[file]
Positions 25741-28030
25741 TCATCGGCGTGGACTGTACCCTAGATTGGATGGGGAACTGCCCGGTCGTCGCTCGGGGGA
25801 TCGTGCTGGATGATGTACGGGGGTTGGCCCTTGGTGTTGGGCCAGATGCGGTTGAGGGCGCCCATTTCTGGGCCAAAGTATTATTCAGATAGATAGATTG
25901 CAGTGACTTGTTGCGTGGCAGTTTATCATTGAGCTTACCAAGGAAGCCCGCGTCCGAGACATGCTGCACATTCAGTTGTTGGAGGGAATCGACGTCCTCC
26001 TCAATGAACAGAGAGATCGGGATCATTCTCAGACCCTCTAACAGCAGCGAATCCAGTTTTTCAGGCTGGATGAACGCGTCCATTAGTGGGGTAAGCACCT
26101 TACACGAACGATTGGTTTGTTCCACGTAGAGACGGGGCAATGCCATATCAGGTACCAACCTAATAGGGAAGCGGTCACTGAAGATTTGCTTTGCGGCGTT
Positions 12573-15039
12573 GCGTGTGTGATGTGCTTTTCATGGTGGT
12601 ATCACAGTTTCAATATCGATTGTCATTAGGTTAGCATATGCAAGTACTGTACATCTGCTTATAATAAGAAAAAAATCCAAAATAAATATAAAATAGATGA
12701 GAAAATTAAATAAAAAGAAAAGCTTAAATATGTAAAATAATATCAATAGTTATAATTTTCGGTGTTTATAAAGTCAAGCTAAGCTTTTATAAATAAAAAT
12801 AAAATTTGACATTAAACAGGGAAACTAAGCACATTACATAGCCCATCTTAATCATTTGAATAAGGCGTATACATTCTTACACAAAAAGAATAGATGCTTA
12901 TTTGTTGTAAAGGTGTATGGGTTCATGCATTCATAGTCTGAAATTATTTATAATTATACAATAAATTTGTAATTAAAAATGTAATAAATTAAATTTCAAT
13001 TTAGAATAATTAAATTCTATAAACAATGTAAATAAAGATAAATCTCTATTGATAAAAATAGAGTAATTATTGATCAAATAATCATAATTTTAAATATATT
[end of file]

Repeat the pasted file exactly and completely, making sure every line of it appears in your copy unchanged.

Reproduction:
Positions 25741-28030
25741 TCATCGGCGTGGACTGTACCCTAGATTGGATGGGGAACTGCCCGGTCGTCGCTCGGGGGA
25801 TCGTGCTGGATGATGTACGGGGGTTGGCCCTTGGTGTTGGGCCAGATGCGGTTGAGGGCGCCCATTTCTGGGCCAAAGTATTATTCAGATAGATAGATTG
25901 CAGTGACTTGTTGCGTGGCAGTTTATCATTGAGCTTACCAAGGAAGCCCGCGTCCGAGACATGCTGCACATTCAGTTGTTGGAGGGAATCGACGTCCTCC
26001 TCAATGAACAGAGAGATCGGGATCATTCTCAGACCCTCTAACAGCAGCGAATCCAGTTTTTCAGGCTGGATGAACGCGTCCATTAGTGGGGTAAGCACCT
26101 TACACGAACGATTGGTTTGTTCCACGTAGAGACGGGGCAATGCCATATCAGGTACCAACCTAATAGGGAAGCGGTCACTGAAGATTTGCTTTGCGGCGTT
Positions 12573-15039
12573 GCGTGTGTGATGTGCTTTTCATGGTGGT
12601 ATCACAGTTTCAATATCGATTGTCATTAGGTTAGCATATGCAAGTACTGTACATCTGCTTATAATAAGAAAAAAATCCAAAATAAATATAAAATAGATGA
12701 GAAAATTAAATAAAAAGAAAAGCTTAAATATGTAAAATAATATCAATAGTTATAATTTTCGGTGTTTATAAAGTCAAGCTAAGCTTTTATAAATAAAAAT
12801 AAAATTTGACATTAAACAGGGAAACTAAGCACATTACATAGCCCATCTTAATCATTTGAATAAGGCGTATACATTCTTACACAAAAAGAATAGATGCTTA
12901 TTTGTTGTAAAGGTGTATGGGTTCATGCATTCATAGTCTGAAATTATTTATAATTATACAATAAATTTGTAATTAAAAATGTAATAAATTAAATTTCAAT
13001 TTAGAATAATTAAATTCTATAAACAATGTAAATAAAGATAAATCTCTATTGATAAAAATAGAGTAATTATTGATCAAATAATCATAATTTTAAATATATT